Brown Marmorated Stink Bug, Halyomorpha halys (Stål)

I. Introduction: A new addition to the stink bug complex is brown marmorated stink bug, Halyomorpha halys (Stål).  Brown marmorated stink bug (BMSB) has recently been introduced from Asia into the northeastern U.S.  It was first detected in 1996 in Allentown, Pennsylvania.  It was later found in New Jersey, Maryland and Delaware, and in October 2004 it was found in Montgomery County, Virginia, and in Tennessee in 2008.  A collection of images has been posted on the web.   In its native region (China and other parts of Asia) it is a pest of fruits, vegetables and soybeans.  It may also invade houses in large numbers in the fall as it seeks overwintering sites.  In 2007, it was found for the first time in Europe (Switzerland), in high numbers in one infestation.  See NAPIS map, and the more up-to-date map in the StopBMSB web site.  It is currently found in 39 states.   Natural enemies that normally attack stink bugs in this country, such as the egg parasitoid family Scelionidae, are not successful in establishing on BMSB.  Consequently, as it spreads in North America, there are few natural controls to suppress numbers.  Chemical control has been hampered by it ability to recover from initial paralysis induced by some insecticides, and the tendency of some effective materials to eliminate beneficial predators and parasitoids.  See an online presentation posted by Rutgers University.  (For help in identifying stink bugs, see the Field guide to Stink Bugs of Economic Importance in the Upper Southern Region and Mid-Atlantic States)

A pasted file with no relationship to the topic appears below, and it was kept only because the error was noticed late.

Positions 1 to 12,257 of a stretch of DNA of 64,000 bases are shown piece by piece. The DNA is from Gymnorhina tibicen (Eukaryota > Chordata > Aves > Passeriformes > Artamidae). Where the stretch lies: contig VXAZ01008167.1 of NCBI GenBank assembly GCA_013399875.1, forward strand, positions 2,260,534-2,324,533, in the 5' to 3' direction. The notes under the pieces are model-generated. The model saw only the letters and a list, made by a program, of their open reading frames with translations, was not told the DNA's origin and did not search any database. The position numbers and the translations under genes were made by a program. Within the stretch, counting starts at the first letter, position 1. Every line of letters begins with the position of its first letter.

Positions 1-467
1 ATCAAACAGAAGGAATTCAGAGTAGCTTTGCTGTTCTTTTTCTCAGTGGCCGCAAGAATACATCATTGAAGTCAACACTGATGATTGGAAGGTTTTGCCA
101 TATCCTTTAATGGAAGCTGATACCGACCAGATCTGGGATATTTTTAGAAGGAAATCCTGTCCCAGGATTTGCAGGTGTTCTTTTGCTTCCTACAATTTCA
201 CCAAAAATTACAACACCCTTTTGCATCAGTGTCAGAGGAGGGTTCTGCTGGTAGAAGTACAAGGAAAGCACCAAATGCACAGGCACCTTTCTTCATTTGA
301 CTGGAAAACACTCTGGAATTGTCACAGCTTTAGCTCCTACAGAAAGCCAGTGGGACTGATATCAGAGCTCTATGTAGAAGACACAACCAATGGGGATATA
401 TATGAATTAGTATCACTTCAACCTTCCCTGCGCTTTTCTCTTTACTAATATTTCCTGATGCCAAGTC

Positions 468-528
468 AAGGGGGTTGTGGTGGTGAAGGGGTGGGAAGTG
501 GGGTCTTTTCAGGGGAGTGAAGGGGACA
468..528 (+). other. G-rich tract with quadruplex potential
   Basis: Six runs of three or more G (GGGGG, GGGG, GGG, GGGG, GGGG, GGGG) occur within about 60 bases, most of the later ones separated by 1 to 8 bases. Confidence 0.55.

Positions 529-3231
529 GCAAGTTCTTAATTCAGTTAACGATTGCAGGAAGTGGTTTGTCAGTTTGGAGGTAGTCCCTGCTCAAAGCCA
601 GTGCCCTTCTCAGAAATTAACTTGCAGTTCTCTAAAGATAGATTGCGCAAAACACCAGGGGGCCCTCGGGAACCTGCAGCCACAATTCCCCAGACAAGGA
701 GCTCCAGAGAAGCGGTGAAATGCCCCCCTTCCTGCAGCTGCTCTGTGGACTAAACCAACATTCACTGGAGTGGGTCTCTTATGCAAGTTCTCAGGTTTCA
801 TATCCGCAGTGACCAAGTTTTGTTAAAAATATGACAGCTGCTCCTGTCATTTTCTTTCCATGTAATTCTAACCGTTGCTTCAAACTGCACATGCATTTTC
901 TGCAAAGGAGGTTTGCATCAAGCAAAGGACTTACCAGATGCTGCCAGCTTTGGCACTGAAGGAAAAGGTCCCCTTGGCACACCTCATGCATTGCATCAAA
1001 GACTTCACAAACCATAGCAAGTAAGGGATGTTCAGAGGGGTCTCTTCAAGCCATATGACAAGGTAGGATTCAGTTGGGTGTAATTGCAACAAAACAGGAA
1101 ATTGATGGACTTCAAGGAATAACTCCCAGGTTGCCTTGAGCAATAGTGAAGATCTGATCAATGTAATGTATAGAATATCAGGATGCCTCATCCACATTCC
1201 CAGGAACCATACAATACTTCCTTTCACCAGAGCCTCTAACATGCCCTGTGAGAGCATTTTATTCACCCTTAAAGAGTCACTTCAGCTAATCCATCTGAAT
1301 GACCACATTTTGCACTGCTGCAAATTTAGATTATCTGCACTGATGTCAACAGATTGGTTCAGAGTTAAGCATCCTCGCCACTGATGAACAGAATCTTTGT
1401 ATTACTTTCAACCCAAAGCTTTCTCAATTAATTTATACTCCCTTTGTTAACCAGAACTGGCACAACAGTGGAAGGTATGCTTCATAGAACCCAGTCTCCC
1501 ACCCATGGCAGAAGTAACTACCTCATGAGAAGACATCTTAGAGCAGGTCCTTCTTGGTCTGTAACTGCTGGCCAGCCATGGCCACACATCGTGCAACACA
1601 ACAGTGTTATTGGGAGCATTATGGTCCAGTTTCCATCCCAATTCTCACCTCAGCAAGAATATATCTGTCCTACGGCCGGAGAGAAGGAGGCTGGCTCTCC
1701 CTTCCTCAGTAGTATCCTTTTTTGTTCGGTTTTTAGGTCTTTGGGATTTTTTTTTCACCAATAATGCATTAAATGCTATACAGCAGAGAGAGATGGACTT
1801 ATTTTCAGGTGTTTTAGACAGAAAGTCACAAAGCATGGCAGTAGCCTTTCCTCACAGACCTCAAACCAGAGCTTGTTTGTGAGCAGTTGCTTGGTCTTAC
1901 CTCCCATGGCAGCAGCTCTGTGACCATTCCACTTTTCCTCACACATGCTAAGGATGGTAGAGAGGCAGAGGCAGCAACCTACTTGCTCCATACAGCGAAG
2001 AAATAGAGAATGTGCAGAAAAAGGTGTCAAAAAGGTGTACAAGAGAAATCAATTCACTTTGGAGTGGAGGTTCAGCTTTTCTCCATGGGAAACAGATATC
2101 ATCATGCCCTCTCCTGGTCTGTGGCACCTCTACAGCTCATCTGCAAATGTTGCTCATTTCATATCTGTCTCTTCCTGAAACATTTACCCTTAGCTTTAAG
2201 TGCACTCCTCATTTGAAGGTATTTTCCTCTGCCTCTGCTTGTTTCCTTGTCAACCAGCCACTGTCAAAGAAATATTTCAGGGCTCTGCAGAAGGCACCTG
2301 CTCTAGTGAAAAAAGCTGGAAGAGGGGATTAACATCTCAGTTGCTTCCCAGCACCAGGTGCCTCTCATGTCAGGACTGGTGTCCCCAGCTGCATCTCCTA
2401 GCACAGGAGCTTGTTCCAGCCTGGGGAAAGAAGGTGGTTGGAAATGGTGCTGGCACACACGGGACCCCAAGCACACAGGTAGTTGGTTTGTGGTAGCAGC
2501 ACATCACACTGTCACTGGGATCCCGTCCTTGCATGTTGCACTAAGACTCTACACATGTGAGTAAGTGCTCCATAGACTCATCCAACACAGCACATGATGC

II. Hosts: Like most stink bugs, BMSB has a wide host range.  It is important to consider the hosts on which bugs develop.  For example, brown stink bug (BSB), Euschistus servus, uses tree fruit for a feeding host for adults, but the nymphal stage is found elsewhere - on herbaceous hosts like soybean and weeds.  BMSB will use tree fruits and grapevines as reproductive hosts.  Therefore, injury is inflicted by all stages after the egg stage.

III. Description: This species is larger than the BSB, about 3/4 inch long. The brown background contains tiny flecks of light color, and the antennae and legs possess white bands, unlike BSB.  There is also a pattern of alternating dark and white spots on the edges of the abdomen.  The nymph as a dark colored abdomen with red marking on the back.  The term "marmorated" refers to the marbled pattern of coloring, with flecks of white interspersed with the background of brown.

IV. Biology: This species is new to the mid-Atlantic area, and even some questions of basic biology need to be clarified.  In its native China, there are 2-6 generations.  It appear that there are two in our area, though workers in NJ thought it likely to have a single generation there.  BMSB has a host range of about 300 species.  Unlike some stink bugs, which use some fruit crops only as feeding hosts, undergoing nymphal development on herbaceous hosts like soybean and weeds, BMSB used tree fruits and grapevines as reproductive hosts, therefore nymphs cause feeding injury in addition to adults.  Adults overwinter in protected places, often invading houses in large numbers.  This is another aspect of its pest status, becoming a severe nuisance.  In New Jersey, it has been reported to now be the most abundant stink bug collected.